Out of Bounds
Back in Spokane, sitting on a pleather sofa,
the smell of Lysol heavy in the air, I faced
my parents’ dismay. The television blared
the nightly news: trouble the world over.
My old man stared hard and said,
“What in the name of God got into you, boy?”
I had nothing to say. Looking back, I could see
the error of my ways. But at the time,
as things were going down, I was lost in fog.
Only hindsight, as they say, is twenty-twenty.
How else to explain Guatemala and what we did
during the long hot months of martial law,
its ambience of brutality: death squads, gunships
beating the sky, massacres in the highlands.
Serious shit going on, but we loved it.
Why? Did we think we were somehow above
the situation? That our passports granted immunity?
Paradox stands at the center of all human existence,
so said Kierkegaard. This, whether we knew it or not,
was our code. We argued the existential nuances
over Rooster Beer in a pink-walled brothel
tricked out with strings of Christmas lights.
Beyond the brothel: curfew and clampdown,
claxons all night long, sporadic Uzi bursts.
We ventured out nonetheless, goaded on
by Caldwell and Jones, Aussie dealers
in guns, drugs, and native handicrafts.
“Come on, CIA,” Jones said.
“Time to do some dealing.”
Caldwell and Jones always called me CIA.
I had come to Guatemala to teach English,
but “English teacher” was a dubious cover.
The Aussies thought I must be hiding something.
Who would just show up, middle of a civil war,
to teach English? I didn’t correct them.
In those days, it helped to be a little mysterious,
an unknown quantity. Self-deception,
according to Nietzsche, is our most destructive trait.
“That’s a crock,” Caldwell said. “A crock load of shit,
and your Nietzsche is a nancy boy.”
The Land Rover shot through pitch-black streets,
no light anywhere. The guerillas had dynamited
another power station. We passed idle patrol cars,
but the cops didn’t budge. They knew better
than to stop a badass vehicle like that—
ultra-pricey Rover with blacked-out windows—
in the dead of night during martial law.
With me in the back seat: Caldwell and Jones’s best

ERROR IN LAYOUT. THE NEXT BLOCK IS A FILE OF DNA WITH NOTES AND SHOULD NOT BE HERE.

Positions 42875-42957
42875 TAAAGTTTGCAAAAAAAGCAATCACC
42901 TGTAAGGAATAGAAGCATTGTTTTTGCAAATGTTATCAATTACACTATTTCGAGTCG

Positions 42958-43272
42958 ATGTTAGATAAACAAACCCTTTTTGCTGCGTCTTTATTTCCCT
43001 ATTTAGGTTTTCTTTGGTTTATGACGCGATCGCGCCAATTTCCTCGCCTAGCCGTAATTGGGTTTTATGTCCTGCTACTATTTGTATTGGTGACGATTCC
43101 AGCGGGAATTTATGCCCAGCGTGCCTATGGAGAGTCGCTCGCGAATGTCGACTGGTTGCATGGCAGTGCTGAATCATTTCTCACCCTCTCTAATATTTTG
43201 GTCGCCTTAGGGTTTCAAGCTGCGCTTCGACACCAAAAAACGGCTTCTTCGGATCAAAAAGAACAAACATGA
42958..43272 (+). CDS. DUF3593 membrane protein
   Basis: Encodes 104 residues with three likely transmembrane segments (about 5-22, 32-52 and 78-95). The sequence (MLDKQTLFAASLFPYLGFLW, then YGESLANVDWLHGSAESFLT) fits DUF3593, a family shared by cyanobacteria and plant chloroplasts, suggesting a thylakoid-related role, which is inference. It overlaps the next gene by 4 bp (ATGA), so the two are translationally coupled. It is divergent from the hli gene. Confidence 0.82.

connection—some colonel’s teenaged son,
off soon to fascist flight school in Pinochet’s Chile.
The kid had access to the purest shit
in the isthmus, the Aussies claimed.
Eyes shut, the little colonel grinned to heavy metal
blasting from the sound system—“Highway to Hell”—
the Land Rover bounding from pothole to pothole
until we came upon a military base: turret-topped walls,
razor wire, searchlights playing from stork’s nests.
Then a gate appeared in the high beams,
Jones blaring the horn in some coded sequence,
full-on bass rattling the Rover’s smoked-glass windows,
the kid hopping out to chat up some ghost soldiers,
money exchanged for a duffel bag.
Next stop: the Sheraton Conquistador.
Caldwell, Jones, and duffel bag rode the lift
up to the penthouse. I sat in an empty piano bar
and watched a Lorca look-alike play
a plinky version of “Spanish Eyes.”
A calm moment to think to myself.
Martial law could make you homesick,
even for Spokane. Bland, boring Spokane.
But it was pointless to think of going back now.
Bridges burned, et cetera.
“Done deal,” Caldwell said upon return.
“Time to celebrate.”
Other than swank hotels and brothels,
only one place was open past midnight
to serve the curfew-defiant: the bowling alley,
El Jefe Maximo, a name that seemed to indicate
some military connection. But Jones said no,
just the translation of “Kingpin,” the name
of the defunct stateside alley whence had come
the used equipment (abused is more like it, Caldwell said),
bought up and imported by an exiled politician
who had returned to fanfare and a death squad.
The boards were warped, the balls chipped,
and the automatic ball return was fickle to say the least.
The lane-clearing gates had minds of their own,
sometimes sweeping away fallen pins,
sometimes doing away with all pins
before the second ball, sometimes leaving
the pins scattered. And every so often
the gate came down and stalled
as if weary of the task. Whereupon
we simply moved on to the next lane,
eventually playing our way across the alley.
Perfect metaphor for the country, Jones said.
We chugged shots of aguardiente
and slurped a ceviche of huevos de toro—
bulls’ balls, the sort of thing true-blue hombres
scarfed to prove their machismo. Prove it we did,
to the point of getting sick in the parking lot
as the sun was coming up and local chickens
materialized to peck at our losses.
I knew things were headed in the wrong direction.
Still, it was nearly a year before the grip loosened,
allowing me to slip free. But not before I learned
more than I wanted to know about torrential rain
and truncheons, the smell of an interrogation room,
the blind luck of an illegal nighttime border crossing,
the privileges accorded those who can receive
wired funds when all else is lost.
About the Author
Stephen Benz has published four books of creative nonfiction, including Topographies and Reading the Signs (both from Etruscan Press). He has also published a book of poems, Americana Motel (Main Street Rag Publishing Co.), along with essays in New England Review, Creative Nonfiction, River Teeth, and Best American Travel Writing. He lives in Albuquerque, where he teaches at University of New Mexico. Website: www.stephenconnelybenz.com